By Barb Hauge
One Pearl Harbor Day Art and I were invited to Turner School to share our World War II experiences with the students. Our school is a vital part of our community which we try hard to keep. When rural populations dwindle to the point that no school can be maintained, you lose an important, unifying force in community life.
Art still fits into his World War II uniform with 14th Air Corps Flying Tigers logo. This is worn on both cap and sleeve and we understand this emblem is now a collectors item. For good luck, we sent one to our foster daughters husband when he shipped overseas with Special Forces during The Gulf War. He returned but with severe emotional and physical problems.
After speaking to the students I felt Art's experiences in C/B/I (China/Burma/India) were so interesting they should be recorded so I put it all together in a book "With The Flying Tigers in China." During that time I was involved with International Pen Pals and a Chinese friend, Gohua Hu shared with us his War memories which I included in the book.
Yes, "East is East and West is West and never the twain shall meet" but like a lot of old sayings, that one isn't true either. World War II brought East and West together in ways the old sayings could never have imagined. The Chinese have a folk superstition and believe they pick up devils during the year so whenever possible they would dash in front of a vehicle or an airplane at great risk to themselves. They did this to cut themselves free of all those shadowing devils. This act caused some casualties among Chinese workers at the Air Base. One poor guy got his arm sliced off by an airplane propeller and then tried to put the arm back on while his fellow workers laughed like it was th funniest sight they'd ever seen. Before help arrived he bled to death on the runway.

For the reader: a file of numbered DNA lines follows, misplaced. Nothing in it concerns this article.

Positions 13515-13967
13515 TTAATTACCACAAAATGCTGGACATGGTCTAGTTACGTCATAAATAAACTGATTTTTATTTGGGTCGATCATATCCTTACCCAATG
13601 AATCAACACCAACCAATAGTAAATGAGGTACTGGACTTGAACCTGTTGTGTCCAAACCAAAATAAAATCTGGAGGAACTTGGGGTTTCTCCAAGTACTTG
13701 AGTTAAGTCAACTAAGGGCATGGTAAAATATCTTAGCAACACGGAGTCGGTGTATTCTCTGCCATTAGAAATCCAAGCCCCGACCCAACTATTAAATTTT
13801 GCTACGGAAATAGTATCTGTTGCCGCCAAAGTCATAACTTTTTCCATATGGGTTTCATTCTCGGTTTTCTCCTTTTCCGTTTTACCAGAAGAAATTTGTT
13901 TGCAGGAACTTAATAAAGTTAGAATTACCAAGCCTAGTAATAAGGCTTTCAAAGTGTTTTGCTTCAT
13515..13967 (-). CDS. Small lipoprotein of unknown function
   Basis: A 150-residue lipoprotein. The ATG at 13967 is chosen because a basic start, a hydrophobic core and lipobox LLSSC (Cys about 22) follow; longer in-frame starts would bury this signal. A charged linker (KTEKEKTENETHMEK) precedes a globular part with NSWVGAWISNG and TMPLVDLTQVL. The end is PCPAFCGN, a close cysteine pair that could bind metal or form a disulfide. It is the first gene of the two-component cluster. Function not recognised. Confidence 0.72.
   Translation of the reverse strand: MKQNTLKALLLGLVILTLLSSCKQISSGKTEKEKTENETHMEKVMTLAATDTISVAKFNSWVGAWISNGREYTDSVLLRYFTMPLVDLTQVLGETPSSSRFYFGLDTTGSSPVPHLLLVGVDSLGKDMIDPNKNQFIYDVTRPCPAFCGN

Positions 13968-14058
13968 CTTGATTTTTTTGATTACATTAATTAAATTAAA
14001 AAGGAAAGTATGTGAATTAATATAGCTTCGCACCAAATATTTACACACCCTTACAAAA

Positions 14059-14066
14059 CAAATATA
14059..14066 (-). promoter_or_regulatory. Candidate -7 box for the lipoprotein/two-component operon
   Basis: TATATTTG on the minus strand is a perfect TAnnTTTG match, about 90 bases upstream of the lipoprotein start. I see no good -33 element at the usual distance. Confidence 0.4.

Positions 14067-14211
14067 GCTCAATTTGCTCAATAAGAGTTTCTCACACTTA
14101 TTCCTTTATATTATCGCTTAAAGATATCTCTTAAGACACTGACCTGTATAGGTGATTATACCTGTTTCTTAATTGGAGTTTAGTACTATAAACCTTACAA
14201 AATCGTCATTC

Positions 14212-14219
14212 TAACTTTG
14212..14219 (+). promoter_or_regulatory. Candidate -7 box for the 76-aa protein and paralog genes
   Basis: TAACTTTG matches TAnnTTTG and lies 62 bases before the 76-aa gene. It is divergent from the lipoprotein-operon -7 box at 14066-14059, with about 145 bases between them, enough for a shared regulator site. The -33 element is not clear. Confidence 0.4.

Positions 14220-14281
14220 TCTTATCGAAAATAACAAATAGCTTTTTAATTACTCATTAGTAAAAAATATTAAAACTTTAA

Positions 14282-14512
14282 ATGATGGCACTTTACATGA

Art said, "We were given stupid Army lectures about how to tell the difference between Chinese and Japanese. They said Japanese were shorter, were bow-legged and had a wide space between the big and second toe from wearing thongs all their lives. But we noticed lots of Chinese also wear thongs. And height of both Chinese and Japanese varies according to nutrition and the area where they live."
"The Chinese, like the Indians, were desperately poor people. They wore patched rags and ate one meal a day. We saw not fat Chinese. Chinese food consisted mostly of rice, fish and vegetables with some pork. And tea. During all the famines Chinese had learned to eat really strange things like duck webs and deer tendons and afterbirth, both animal and human. Flies and rodents were a problem and all water had to be boiled before drinking, no water in China was pure because their dead were buried in the ground instead of being burned; all of the dead are cremated in India where underground water is pure."
Gohua Hu got acquainted with Father Knight, a radio operator and clergyman in the Army. "From him I learned that Christians as well as Confucianism or Buddhism taught people to behave well, putting aside the superstitious color. Education must be an important role in cultivating people up. We cannot simply judge whether a country is advanced or not by its peoples wealth or by its military power but by its peoples behavior."
Gohua worked with Americans at C-NAC (China National Aviation Corp.) who were wise like Father Knight but others were arrogant and behaved badly.